Sketch by Rafiq Azam
Small yet Abundant
Old Dhaka is being mercilessly transformed into an uninhabitable place as population increases. Lack of proper building construction rules and vision is leading to haphazard construction of buildings. The activity is doing nothing more than filling up all open spaces for accommodation. For the last few decades, plots of old Dhaka had been divided into ever increasing smaller because of the breaking up of large traditional cluster families into smaller one-unit families. Now, each of these families is trying to build a house using as much space as possible for their own living and income generation. Old Dhaka, the ancient part of Dhaka, once being the costliest land in the city is becoming devastated. The wonderful, historical old Dhaka is fast losing its cultural ambiance, traditional morphology and human quality. Almost all-new houses lack a sensitive plan for space for green, daylight and wind that are basic requirements for a healthy environment. In addition, due to lack of security, every house has become unfriendly towards the street, making people distrustful and disrespectful of each other.
This small apartment building is located in Noor Fatah lane, Kazedewan, in a very dense area of old Dhaka was conceived to address this major issue. The intention was to create space where desires can flourish and friendship can grow between, human, nature and community, thus proposing a new paradigm for building in an architecturally impoverished area. “It’s a typical phenomenon now that guests come and talk about the house for the first five minutes, stay longer and enjoy the spaces. If they are close relatives, they want to stay over night. It’s a sweet problem. How can I accommodate theme since it is a small house?” Happily, said Mrs. Hossain, a 4th level tenant.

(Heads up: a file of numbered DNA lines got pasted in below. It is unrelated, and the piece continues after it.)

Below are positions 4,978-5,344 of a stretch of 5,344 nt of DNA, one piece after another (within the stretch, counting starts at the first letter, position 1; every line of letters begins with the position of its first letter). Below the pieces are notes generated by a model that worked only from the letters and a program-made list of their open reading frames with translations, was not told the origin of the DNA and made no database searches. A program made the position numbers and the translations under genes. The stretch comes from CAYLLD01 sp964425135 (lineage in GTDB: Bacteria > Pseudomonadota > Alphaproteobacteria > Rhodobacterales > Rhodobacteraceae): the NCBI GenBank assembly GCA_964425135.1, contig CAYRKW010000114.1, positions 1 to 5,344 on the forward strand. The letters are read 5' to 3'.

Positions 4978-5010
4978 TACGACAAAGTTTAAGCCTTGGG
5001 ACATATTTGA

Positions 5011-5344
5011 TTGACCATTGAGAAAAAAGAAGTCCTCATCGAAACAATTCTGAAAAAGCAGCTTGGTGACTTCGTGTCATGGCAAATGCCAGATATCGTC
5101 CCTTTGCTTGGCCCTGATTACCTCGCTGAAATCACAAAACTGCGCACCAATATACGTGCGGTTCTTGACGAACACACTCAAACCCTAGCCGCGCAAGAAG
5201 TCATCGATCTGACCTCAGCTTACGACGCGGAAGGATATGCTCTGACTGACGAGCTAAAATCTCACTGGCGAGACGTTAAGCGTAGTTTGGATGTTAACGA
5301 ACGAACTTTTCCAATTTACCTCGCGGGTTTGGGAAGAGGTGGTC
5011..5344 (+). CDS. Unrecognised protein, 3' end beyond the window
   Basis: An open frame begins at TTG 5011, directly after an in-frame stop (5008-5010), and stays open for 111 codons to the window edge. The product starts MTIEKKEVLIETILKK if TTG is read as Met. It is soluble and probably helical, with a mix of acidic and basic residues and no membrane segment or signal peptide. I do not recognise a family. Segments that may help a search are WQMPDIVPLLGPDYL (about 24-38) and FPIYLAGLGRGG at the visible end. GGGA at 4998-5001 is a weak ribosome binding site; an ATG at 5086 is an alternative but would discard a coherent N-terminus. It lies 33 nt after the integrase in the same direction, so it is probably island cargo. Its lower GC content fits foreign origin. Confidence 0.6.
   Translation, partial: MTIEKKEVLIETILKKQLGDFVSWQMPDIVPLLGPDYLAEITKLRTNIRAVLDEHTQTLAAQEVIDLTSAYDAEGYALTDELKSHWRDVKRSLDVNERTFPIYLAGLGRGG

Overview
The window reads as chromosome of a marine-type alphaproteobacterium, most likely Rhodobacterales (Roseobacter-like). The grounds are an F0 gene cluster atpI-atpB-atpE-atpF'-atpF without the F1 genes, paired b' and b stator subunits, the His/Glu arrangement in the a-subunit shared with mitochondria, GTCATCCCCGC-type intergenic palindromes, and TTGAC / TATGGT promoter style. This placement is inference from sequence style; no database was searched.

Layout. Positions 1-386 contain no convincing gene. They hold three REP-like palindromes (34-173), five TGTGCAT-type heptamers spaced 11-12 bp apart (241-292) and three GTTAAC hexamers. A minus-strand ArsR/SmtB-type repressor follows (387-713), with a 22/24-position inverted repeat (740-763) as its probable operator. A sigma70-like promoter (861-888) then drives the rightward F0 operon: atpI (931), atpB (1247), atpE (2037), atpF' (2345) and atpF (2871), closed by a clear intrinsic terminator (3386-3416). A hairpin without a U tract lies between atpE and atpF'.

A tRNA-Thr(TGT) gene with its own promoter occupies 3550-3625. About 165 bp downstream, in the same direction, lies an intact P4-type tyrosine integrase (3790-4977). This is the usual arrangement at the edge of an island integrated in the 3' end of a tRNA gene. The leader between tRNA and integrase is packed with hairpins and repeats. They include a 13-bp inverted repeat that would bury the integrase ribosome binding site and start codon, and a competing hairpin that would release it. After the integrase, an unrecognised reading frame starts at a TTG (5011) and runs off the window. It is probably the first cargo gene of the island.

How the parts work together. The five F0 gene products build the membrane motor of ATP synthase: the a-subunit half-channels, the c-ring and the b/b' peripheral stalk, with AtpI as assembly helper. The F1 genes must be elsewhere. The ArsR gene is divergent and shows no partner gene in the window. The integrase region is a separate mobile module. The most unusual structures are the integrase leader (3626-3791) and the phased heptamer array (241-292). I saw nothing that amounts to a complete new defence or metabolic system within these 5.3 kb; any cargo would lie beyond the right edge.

Though the current trend of apartment living induces isolation, the effort here was to revive the warmth of collective living and sharing of old Dhaka. Here they share not only the good feelings and space but also the gardens and nature.
Another important aspect in this project is the translation of the traditional architectural elements of old Dhaka. “Mer” (once was a friendly threshold space between building and street) has been used in a transformed manner as transparent boundary wall with a patch of green. The traditional “courtyard” has been examined into its extreme dimension with the association of air, rain, sunlight and green. Peeping through the window particularly by the women and children has been translated into the “fuchkee khilkee” communicating the world beyond. The roof has been created to capture the ambience of traditional roof scape, a rendezvous area for the inhabitants.